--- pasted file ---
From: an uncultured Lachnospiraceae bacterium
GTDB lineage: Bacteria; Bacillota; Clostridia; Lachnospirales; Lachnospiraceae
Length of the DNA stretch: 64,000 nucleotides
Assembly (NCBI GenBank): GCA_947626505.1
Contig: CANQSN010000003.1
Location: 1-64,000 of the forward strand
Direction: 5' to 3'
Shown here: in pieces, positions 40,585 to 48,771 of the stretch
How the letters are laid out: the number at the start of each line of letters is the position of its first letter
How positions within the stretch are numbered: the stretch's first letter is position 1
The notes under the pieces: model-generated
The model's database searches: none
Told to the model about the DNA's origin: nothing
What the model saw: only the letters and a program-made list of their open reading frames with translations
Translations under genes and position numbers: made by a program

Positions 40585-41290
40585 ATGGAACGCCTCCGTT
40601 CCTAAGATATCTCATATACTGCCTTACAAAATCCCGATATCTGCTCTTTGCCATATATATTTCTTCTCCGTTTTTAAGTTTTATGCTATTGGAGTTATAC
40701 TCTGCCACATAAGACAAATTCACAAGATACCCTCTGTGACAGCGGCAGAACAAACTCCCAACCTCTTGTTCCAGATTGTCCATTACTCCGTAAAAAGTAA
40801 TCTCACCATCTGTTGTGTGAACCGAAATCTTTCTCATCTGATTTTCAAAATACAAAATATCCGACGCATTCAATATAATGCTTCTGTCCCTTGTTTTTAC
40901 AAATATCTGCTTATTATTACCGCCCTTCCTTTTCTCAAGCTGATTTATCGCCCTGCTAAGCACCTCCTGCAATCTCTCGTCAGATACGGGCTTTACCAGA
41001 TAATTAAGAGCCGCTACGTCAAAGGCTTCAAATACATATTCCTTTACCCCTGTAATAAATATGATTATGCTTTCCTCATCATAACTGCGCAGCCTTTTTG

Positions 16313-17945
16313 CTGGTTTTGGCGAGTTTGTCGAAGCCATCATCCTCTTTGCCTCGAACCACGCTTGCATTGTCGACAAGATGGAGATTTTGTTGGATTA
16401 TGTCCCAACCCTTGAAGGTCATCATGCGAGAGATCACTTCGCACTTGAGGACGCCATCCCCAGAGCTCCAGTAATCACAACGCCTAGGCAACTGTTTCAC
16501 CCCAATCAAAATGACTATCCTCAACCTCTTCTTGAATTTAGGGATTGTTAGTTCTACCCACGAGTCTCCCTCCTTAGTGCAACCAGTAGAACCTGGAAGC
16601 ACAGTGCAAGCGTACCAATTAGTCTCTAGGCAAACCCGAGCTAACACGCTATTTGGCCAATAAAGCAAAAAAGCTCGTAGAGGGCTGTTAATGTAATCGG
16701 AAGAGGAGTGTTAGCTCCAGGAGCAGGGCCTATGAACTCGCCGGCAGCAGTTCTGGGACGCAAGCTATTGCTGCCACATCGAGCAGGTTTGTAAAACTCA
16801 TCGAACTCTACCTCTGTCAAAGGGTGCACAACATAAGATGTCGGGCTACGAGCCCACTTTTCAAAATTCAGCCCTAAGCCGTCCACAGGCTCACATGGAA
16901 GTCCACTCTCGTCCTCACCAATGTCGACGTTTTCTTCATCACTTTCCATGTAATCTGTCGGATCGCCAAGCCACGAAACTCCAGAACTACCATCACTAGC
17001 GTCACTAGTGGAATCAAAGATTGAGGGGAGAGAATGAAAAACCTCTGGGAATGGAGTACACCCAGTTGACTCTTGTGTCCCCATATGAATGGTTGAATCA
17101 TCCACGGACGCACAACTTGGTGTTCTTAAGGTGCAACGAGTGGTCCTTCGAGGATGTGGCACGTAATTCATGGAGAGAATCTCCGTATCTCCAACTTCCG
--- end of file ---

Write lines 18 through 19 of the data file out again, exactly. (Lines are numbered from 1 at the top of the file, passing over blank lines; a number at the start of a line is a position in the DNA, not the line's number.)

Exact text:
40601 CCTAAGATATCTCATATACTGCCTTACAAAATCCCGATATCTGCTCTTTGCCATATATATTTCTTCTCCGTTTTTAAGTTTTATGCTATTGGAGTTATAC
40701 TCTGCCACATAAGACAAATTCACAAGATACCCTCTGTGACAGCGGCAGAACAAACTCCCAACCTCTTGTTCCAGATTGTCCATTACTCCGTAAAAAGTAA